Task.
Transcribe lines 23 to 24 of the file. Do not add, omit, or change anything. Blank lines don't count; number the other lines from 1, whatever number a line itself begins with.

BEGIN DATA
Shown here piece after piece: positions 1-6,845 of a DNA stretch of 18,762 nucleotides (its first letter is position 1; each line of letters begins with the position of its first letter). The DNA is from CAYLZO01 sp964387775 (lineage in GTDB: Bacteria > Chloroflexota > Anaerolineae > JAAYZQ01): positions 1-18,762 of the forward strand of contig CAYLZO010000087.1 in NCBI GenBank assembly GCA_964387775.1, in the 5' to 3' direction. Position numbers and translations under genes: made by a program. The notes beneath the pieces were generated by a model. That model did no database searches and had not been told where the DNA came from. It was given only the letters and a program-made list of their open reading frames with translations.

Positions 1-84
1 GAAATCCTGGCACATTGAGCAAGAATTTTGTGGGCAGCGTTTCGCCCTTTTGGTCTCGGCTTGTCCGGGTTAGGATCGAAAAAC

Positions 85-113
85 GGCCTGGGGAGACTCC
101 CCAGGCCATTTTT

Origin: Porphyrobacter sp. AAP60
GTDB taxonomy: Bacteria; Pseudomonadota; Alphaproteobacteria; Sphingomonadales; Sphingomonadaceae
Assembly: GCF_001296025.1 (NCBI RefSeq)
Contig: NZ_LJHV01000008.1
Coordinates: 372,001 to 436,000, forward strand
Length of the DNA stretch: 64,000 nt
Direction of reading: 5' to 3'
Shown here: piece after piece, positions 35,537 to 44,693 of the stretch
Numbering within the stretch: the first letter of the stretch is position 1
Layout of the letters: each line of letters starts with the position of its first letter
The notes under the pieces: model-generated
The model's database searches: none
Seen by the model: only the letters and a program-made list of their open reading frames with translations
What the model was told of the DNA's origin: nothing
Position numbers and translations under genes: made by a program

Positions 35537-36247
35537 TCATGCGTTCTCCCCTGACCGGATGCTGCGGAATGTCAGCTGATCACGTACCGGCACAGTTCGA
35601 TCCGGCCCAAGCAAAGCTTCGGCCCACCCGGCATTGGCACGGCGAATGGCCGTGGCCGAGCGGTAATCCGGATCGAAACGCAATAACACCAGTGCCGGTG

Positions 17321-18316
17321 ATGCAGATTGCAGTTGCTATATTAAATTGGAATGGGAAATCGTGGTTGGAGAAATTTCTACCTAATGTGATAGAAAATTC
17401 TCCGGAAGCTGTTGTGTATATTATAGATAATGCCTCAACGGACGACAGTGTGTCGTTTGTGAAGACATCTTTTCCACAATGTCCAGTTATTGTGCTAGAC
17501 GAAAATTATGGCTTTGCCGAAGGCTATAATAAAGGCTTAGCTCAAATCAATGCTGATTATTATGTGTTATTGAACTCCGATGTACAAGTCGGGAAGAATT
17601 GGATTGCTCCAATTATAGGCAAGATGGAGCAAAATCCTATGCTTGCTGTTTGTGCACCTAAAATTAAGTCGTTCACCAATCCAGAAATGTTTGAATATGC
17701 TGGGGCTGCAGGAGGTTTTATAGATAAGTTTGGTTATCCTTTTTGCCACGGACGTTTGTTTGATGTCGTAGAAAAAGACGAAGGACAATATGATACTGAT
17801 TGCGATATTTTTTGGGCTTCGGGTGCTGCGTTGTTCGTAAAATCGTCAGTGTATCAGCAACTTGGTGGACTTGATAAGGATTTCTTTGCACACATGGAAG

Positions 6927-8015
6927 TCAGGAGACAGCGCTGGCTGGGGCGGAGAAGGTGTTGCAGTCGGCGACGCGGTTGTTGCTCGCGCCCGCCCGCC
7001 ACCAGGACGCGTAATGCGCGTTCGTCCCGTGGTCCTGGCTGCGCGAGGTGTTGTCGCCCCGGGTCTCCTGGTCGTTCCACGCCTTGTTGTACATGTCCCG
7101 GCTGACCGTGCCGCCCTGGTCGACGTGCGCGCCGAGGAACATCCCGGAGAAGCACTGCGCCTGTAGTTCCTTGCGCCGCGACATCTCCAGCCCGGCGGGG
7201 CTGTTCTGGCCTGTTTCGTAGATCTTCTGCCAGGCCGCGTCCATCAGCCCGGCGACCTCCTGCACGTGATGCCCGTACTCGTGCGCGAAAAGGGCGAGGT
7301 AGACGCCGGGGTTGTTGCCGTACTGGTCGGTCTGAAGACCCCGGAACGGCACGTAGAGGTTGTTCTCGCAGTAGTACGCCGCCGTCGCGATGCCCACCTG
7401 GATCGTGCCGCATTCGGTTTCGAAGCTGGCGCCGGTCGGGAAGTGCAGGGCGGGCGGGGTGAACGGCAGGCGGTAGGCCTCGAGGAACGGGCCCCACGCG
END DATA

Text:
35537 TCATGCGTTCTCCCCTGACCGGATGCTGCGGAATGTCAGCTGATCACGTACCGGCACAGTTCGA
35601 TCCGGCCCAAGCAAAGCTTCGGCCCACCCGGCATTGGCACGGCGAATGGCCGTGGCCGAGCGGTAATCCGGATCGAAACGCAATAACACCAGTGCCGGTG